This is the grave of Jimmy Walker.
Born in 1881 in New York, James John Walker came out of the Irish politics of the turn-of-the-century. His father was a working class guy, a carpenter who eventually bought a lumberyard and then went into politics himself, serving time both as an alderman and assemblyman from his home district in Greenwich Village. Walker later said he was a bootstrap guy, but this really wasn’t true. His father might well have been, but the family was upwardly mobile. His father wanted to send him to Saint Francis Xavier College, but he was a highly mediocre student, more interested in writing songs for Tin Pan Alley than studying. He dropped out at one point, but eventually went back and then went on to NYU Law, where he finished in 1904. He still tried the songwriting business, but gave up in 1909, when he ran for the state assembly, wining in 1910. He also finally passed the bar in 1912.
Like his father, Walker proved to be an adept politician. He was in the Assembly through 1914, when he was elected to the state Senate, staying there until 1925. In that last year, he was Minority Leader of the Democrats. In 1925, Walker decided to run for mayor of New York. John Francis Hylan was the incumbent, a larger-than-life figure initially supported by Tammany Hall, but who went too reformist for the machine. Walker was their choice to take him out after eight years in office. Hylan was himself somewhat of a fraud, a man fully supported by William Randolph Hearst’s alternative machine. In any case, Walker was not going to buck Tammany. Luckily, Hylan had developed a ridiculous clothing budget and an openness to tolerate corruption, which were also Walker’s personal vices, but hey, that was less known at the time by the general public. It’s not as if Tammany had any problem with any of it, but it opened the door for voters who might not want to vote Tammany but did not want to vote for the openly corrupt either. Walker defeated Hylan in the primary and became mayor.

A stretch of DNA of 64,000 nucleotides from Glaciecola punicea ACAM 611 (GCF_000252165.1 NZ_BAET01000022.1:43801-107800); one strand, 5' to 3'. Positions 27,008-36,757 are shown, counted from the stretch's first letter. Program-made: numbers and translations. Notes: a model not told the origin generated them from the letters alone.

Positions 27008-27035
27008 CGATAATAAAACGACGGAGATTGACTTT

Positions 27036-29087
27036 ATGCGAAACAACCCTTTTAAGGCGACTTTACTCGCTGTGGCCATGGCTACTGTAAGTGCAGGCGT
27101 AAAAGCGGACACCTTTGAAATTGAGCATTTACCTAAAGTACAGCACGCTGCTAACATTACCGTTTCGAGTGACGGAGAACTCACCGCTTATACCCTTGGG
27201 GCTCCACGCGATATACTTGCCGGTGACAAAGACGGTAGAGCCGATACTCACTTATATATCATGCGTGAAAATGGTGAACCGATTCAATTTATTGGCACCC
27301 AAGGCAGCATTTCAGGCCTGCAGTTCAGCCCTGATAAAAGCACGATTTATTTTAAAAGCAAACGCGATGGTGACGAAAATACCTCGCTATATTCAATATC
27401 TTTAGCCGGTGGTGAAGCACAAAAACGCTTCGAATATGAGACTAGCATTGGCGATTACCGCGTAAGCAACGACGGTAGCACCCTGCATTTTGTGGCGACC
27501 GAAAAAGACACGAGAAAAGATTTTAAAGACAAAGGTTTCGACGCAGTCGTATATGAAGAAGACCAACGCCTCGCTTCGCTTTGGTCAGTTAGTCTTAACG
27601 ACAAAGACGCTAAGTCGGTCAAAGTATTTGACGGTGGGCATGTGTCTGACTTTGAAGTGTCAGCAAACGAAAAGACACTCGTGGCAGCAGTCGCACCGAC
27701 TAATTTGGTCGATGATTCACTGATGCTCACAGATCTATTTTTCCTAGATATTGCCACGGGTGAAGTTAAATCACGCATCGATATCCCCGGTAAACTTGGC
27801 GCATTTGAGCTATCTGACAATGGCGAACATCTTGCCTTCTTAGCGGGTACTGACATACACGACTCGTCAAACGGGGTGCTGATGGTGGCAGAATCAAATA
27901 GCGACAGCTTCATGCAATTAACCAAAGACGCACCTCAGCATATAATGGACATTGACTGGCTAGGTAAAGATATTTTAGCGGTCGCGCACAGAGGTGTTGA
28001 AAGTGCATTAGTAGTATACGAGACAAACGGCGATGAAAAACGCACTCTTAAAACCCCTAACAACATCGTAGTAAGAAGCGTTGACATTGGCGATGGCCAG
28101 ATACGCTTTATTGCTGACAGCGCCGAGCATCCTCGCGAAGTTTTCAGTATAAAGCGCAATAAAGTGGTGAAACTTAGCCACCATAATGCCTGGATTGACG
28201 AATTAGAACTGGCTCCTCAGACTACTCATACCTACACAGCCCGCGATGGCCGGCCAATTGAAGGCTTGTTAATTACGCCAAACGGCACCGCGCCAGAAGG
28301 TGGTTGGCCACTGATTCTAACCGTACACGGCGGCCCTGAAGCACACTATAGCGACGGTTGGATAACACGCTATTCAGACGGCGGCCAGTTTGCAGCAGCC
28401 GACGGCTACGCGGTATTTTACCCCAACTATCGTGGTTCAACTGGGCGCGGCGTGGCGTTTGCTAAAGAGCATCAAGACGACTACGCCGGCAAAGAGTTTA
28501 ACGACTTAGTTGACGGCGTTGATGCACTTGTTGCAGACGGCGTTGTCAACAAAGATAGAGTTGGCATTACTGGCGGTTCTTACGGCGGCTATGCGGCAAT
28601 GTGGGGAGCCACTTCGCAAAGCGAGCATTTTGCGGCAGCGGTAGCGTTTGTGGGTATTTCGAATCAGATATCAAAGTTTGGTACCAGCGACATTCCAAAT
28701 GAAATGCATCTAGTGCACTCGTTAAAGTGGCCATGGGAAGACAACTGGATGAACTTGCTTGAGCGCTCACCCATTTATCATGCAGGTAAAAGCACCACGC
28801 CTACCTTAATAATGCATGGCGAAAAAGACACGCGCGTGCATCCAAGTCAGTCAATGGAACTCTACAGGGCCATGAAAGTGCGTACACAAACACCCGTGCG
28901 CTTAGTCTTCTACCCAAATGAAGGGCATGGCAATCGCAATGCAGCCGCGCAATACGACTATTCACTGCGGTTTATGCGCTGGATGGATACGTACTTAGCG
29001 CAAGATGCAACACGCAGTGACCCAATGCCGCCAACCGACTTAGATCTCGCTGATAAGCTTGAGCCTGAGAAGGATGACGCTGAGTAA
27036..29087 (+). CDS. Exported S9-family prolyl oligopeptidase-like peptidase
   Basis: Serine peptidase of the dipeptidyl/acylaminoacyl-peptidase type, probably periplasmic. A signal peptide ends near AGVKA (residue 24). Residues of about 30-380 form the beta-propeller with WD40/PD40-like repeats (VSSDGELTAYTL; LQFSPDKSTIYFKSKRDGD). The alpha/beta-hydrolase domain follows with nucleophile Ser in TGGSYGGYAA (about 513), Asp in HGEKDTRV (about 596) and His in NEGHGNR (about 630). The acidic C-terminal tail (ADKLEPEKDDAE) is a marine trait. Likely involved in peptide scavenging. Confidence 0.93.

Walker served 6 1/2 years as mayor, taking over at the beginning of 1926 and leaving office in the fall of 1932. He was a big infrastructure guy and being very close to Al Smith, had good relations with Albany. He was opposed to the kind of moralistic politics that dominated the Progressive operations. That first and foremost included prohibition, which Smith had no interest in helping enforce. It also included the legalization of boxing and the overturning of blue laws that banned baseball on Sunday. He worked to bring state money into the city and he supported social welfare legislation in Albany, where it could pass, and in Washington, where it could not with Coolidge and then Hoover as president. He created the Department of Sanitation, expanded the subway system, built a new dock for larger ships, improved the city hospitals, built modern roads for cars, and reconstructed many parks. Overall, a pretty good record.
But let’s be clear, Walker was no clean operator. He loved the ladies and he would take a bribe. The Cardinal of New York eventually denounced him from the pulpit after word that he allowed both illegal casinos and strip clubs came to light. Walker also took huge bribes from contractors. And knowing that Walker was not going to give up his womanizing, Tammany Hall paid for a special suite where the mayor could have sex with the chorus girls he picked up with discretion. And while I would not find this particularly bad, many did not like that Walker replaced the police commissioner with a handpicked incompetent so that Prohibition would not be enforced. Walker was popular, defeating the socialist Norman Thomas in 1929 for a second term (Republicans were so discredited here that they were nowhere to be found), but many of his opponents found Walker’s corruption distasteful to say the least.